Microfibre pollution is one of the biggest and most urgent issues facing the global textile industry. The loss of fibres from synthetic textiles during washing, and their persistence in aquatic ecosystems, has emerged as an area of major concern.

As scientific research on the subject has ramped up, the scale and impact of the problem has become all too clear, in marine, freshwater and terrestrial environments.

Woollen garments also shed fibres during use and care regimes, but with a crucial difference: these fibres are biodegradable. They do not accumulate in the environment, but break down naturally to harmless compounds.

It is absolutely clear that wool biodegrade safely. It does so at different rates in soil and water, and depending on the environmental conditions. IWTO has a programme of work that is evaluating information on the loss of natural fibres in the environment, the rate at which they biodegrade, and the potential for impacts or concern.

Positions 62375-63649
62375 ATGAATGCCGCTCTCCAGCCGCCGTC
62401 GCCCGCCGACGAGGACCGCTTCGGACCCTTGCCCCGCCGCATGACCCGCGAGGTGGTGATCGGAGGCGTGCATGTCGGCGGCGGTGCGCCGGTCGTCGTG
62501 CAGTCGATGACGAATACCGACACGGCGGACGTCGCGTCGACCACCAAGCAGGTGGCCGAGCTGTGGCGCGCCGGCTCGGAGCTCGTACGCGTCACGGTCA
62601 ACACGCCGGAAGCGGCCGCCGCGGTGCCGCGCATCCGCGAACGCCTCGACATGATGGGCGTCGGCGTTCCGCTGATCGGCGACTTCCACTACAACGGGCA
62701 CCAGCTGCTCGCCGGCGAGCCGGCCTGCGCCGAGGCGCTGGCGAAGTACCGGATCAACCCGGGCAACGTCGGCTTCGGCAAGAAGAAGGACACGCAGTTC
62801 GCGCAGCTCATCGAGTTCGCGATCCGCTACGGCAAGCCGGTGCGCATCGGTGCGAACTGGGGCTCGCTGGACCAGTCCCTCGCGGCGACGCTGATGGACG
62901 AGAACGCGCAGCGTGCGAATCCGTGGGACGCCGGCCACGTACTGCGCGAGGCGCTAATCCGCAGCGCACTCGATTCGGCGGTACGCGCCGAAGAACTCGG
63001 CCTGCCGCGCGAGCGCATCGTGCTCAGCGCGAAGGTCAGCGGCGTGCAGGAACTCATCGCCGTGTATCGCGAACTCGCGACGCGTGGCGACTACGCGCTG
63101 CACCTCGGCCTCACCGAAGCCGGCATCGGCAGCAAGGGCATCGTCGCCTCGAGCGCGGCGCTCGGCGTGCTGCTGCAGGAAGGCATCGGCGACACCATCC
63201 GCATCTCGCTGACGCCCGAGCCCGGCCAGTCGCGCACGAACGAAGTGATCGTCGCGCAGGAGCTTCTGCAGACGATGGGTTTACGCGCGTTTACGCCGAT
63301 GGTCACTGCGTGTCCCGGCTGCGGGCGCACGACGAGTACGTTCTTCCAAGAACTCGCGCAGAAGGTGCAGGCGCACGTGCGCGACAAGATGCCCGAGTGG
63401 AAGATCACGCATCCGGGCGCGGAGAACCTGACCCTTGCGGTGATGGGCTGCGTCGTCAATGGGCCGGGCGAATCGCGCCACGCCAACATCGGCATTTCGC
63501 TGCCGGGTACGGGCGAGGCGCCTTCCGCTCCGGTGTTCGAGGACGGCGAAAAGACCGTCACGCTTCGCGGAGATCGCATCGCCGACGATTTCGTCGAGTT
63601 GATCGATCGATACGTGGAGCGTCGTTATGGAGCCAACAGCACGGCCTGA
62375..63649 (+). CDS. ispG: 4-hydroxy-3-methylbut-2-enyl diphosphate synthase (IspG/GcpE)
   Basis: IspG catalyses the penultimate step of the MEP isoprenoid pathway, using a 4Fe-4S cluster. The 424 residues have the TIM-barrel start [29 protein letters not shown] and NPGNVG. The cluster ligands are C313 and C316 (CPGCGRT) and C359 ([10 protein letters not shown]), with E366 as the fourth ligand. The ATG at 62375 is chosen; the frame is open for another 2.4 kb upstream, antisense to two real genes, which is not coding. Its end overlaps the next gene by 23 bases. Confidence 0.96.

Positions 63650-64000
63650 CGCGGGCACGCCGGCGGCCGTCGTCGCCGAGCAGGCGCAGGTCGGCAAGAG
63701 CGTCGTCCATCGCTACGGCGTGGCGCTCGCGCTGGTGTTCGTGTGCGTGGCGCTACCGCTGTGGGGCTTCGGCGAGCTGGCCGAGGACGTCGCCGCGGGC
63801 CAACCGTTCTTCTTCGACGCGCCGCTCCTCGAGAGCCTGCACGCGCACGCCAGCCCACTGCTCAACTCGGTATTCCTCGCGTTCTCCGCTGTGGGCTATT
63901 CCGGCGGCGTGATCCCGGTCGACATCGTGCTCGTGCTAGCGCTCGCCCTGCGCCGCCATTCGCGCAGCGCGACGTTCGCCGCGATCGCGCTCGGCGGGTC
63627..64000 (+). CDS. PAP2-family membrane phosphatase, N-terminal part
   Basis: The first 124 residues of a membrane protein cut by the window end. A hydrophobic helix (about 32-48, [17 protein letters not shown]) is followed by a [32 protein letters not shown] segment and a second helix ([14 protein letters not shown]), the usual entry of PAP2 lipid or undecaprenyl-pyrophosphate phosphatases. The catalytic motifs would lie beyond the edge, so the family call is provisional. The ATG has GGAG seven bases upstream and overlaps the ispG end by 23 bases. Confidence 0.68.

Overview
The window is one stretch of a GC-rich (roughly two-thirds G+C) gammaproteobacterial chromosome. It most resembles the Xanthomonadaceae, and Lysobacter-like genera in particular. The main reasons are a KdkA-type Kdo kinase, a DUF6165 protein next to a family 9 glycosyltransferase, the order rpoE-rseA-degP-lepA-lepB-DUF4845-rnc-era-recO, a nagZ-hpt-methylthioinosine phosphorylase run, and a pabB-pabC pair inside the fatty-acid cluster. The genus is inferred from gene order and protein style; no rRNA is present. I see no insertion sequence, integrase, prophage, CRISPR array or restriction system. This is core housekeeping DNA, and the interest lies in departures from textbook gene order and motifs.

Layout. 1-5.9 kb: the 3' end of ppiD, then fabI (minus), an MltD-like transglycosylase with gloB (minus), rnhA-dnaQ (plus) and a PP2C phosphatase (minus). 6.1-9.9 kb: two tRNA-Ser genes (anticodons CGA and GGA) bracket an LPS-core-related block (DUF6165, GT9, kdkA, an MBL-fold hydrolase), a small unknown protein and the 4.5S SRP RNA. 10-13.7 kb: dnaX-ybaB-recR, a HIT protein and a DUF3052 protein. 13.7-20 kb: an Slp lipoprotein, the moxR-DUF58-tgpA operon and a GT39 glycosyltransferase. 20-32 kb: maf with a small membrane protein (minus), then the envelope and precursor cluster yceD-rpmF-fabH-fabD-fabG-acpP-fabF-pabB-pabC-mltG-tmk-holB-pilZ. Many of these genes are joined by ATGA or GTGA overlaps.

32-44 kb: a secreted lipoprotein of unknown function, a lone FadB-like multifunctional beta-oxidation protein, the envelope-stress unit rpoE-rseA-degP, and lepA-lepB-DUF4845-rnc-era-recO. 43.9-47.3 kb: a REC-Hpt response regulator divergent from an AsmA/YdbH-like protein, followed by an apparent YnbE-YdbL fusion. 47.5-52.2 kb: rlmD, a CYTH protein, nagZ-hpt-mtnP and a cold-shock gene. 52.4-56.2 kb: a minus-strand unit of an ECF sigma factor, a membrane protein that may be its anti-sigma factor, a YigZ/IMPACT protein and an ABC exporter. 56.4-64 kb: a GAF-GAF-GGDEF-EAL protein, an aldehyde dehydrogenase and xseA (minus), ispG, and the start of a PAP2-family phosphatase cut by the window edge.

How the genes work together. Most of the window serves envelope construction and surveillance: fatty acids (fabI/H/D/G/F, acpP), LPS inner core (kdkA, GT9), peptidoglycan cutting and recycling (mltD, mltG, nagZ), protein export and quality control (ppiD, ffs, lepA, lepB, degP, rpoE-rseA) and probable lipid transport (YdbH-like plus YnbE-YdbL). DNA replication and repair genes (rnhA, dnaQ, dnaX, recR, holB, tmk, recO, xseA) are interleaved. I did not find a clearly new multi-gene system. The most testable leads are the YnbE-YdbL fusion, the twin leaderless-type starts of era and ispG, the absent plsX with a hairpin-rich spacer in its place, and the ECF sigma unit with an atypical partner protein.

Reducing microfibre pollution will require

  • Minimising the consumption of synthetic fibres
  • Maximising the proportion of natural fibre in global textile products
  • Avoiding over-consumption through retaining and reusing clothing.

Wool’s natural properties support less frequent, lower impact washing, greater durability, established pathways for recycling, and the need for fewer garments to be produced.

IWTO work in this area will be supported by robust pre-existing evidence and the latest evaluation research that is underway.

Read more about Microfibre HERE

Wool In Aquatic Environments